Dir/scr: Jeff Lipsky. US. 2006. 124mins.
With his reportedly autobiographical FlannelPajamas, former arthousedistribution specialist Jeff Lipsky successfully tracksthe emotional ups and downs of a relationship, moving from sublime rapture andsurrender to grim heartbreak.
Guided by two excellent leadperformances and shaped by some raw writing, he reveals a finely shaded and tactilesense of physical expression, from the play between his characters' bodies tosudden switches of mood and tone.
Playing in Sundance'sdramatic competition, Flannel Pajamas deserves attention on the festival circuit andshould also deliver decent upscale numbers for the right domestic distributor.Internationally, prospects are less certain, although it merits play inFrancophone and English-language territories.
Lipsky worked at John Cassavetes'landmark Faces Inc distribution company and his executive producer for this,his second feature, is Mike Leigh's producer Simon Channing-Williams.Flannel Pajamas'bruising naturalism and physical abandon conjure up Cassavetes,while the nuanced entwinement of religion, money and class echo Leigh.
At its best, it plays likean American Scenes From A Marriage, as the capableand attractive cast capture a raw honesty and emotional accuracy from thecontradictory impulses of relationships, the need for safety and longing andthe often contradictory desire for independence.
"Don't get nervous, he'sJewish," the willowy Nicole (Nicholson) tells her mother (Schull)in a call after her whirlwind introduction to Stuart (Kirk), a confidentBroadway marketing consultant. Stuart creates idealised, even invented, portraitsof his subjects, and this tension between the imagined and actual is the movie'sdriving metaphor.
From their first date, at aNew York restaurant surrounded by friends and intimates, the attraction andchemistry between the two is palpable. That same intertwined network of friendsand family also create a rhyming series of complications, particularly Stuart'sloopy, unconventional brother Jordan (Harrold) andNicole's best friend, the sexual adventuress Tess(Altman).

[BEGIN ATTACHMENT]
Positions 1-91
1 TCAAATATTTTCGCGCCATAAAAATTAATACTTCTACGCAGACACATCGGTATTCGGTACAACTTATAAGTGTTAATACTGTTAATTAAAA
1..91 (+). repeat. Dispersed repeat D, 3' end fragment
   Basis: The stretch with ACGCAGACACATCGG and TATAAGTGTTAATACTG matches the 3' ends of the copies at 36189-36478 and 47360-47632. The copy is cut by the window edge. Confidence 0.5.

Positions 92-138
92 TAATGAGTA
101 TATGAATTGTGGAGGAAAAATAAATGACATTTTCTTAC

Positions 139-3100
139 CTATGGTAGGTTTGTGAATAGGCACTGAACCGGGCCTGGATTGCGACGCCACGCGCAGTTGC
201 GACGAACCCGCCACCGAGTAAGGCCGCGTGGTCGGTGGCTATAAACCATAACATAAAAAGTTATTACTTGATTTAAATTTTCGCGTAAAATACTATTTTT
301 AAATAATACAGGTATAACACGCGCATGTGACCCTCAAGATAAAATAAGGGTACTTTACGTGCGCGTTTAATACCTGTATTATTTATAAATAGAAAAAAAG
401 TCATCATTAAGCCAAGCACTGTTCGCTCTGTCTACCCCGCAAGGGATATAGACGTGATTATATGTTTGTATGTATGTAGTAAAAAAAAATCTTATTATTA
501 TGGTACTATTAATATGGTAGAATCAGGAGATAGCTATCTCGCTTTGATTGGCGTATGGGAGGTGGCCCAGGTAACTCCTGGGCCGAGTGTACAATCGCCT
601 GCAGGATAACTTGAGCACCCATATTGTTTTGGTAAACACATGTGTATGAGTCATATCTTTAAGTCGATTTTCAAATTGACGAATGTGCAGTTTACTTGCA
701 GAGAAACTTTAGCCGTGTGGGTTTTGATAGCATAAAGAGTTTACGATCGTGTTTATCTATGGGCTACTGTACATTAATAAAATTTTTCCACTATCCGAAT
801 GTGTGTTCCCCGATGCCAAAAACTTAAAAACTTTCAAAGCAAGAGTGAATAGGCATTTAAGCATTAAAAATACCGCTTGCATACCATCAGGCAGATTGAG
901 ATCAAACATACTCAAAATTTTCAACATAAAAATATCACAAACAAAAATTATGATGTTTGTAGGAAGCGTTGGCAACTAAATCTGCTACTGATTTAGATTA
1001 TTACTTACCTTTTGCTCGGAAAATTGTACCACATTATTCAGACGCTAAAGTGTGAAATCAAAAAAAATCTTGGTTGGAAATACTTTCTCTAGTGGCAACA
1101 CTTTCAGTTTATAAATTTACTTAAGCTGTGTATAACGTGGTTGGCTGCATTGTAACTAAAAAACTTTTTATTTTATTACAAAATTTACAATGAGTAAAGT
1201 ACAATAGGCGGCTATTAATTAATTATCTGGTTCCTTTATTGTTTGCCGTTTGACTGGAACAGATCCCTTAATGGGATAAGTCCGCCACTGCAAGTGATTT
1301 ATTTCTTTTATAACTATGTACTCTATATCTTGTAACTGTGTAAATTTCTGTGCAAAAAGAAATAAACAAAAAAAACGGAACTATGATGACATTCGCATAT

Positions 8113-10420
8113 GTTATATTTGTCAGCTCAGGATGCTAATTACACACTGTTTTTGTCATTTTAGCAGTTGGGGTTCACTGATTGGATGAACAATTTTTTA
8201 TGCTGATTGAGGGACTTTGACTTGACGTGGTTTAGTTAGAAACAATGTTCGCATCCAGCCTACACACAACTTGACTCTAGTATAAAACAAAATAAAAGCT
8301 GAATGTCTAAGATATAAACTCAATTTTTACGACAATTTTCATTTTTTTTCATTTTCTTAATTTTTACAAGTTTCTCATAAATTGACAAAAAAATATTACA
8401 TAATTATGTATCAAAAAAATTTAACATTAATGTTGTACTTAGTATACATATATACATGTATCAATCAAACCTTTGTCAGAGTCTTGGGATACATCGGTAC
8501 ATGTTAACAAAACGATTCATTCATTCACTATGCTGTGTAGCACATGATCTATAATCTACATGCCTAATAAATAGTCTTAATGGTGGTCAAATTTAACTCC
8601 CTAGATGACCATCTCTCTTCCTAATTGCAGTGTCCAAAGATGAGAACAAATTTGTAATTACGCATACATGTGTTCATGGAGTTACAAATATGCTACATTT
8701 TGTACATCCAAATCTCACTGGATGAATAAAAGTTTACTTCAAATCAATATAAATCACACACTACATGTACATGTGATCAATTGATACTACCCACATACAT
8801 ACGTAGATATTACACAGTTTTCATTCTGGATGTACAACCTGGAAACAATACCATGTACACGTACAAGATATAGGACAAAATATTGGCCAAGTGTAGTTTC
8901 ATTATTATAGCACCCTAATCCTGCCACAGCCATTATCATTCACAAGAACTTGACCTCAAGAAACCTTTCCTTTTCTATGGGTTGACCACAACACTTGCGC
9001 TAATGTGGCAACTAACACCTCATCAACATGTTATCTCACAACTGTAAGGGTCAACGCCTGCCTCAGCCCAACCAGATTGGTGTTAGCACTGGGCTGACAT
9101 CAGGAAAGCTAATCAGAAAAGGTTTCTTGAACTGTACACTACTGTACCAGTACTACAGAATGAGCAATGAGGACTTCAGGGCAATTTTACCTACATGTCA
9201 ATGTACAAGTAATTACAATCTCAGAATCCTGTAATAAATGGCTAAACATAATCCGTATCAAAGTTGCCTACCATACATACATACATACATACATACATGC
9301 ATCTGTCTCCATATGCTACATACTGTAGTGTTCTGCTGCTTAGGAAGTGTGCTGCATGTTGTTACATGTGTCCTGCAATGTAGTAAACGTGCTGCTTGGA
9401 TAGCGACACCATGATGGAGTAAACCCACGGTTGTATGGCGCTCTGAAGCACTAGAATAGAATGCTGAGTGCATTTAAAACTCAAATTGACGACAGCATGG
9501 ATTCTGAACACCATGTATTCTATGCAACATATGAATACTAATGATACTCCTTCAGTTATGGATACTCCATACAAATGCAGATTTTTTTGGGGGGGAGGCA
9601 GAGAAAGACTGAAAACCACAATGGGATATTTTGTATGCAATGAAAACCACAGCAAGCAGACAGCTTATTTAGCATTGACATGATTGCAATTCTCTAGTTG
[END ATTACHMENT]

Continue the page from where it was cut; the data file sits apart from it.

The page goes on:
"It's time for me to protectsomebody," Stuart says after visiting Nicole's family in Montana at Christmas,and the movie's first half concludes with a beautifully sustained weddingsequence. Agreeing to delay having a child for two years, the couple live in ahigh-rise Manhattan apartment, and Stuart subsidises Nicole's catering company.
The tragic death of a criticalplayer and their altered responses to family and career disappointment beginsthe inexorable downward trajectory of the relationship. The dissolution isrecorded gradually in the minor accretion of arguments and petty resentmentsthat illustrate the growing gulf.
But Lipskyis less successful in sketching a wider work that touches on tortured familyhistories, tragedy and even anti-Semitism, and the power and force of thecentral drama is stretched too thin to accommodate this scope.
The concluding scenes, shapedby pent-up hurt and anger - including a stark confrontation between Stuart andNicole's mother, where she uncorks an anti-Semitic rant - is not justunwarranted by the preceding material but so awkwardly inserted into the narrativethat it punctures the drama's resourcefulness and vitality. Furthermore,Nicole's emotional withholding feels punitive, coming dangerously close tooutright misogyny in her cruelly punishing treatment.
Rather Lipskyworks best in miniature, detailing private suffering, emotionalhurt and personal revelation. As a character admits at one point, "my body tooktime to adapt to the body temperature of marriage."
Washington Square Films
Stephanie Roth Haberle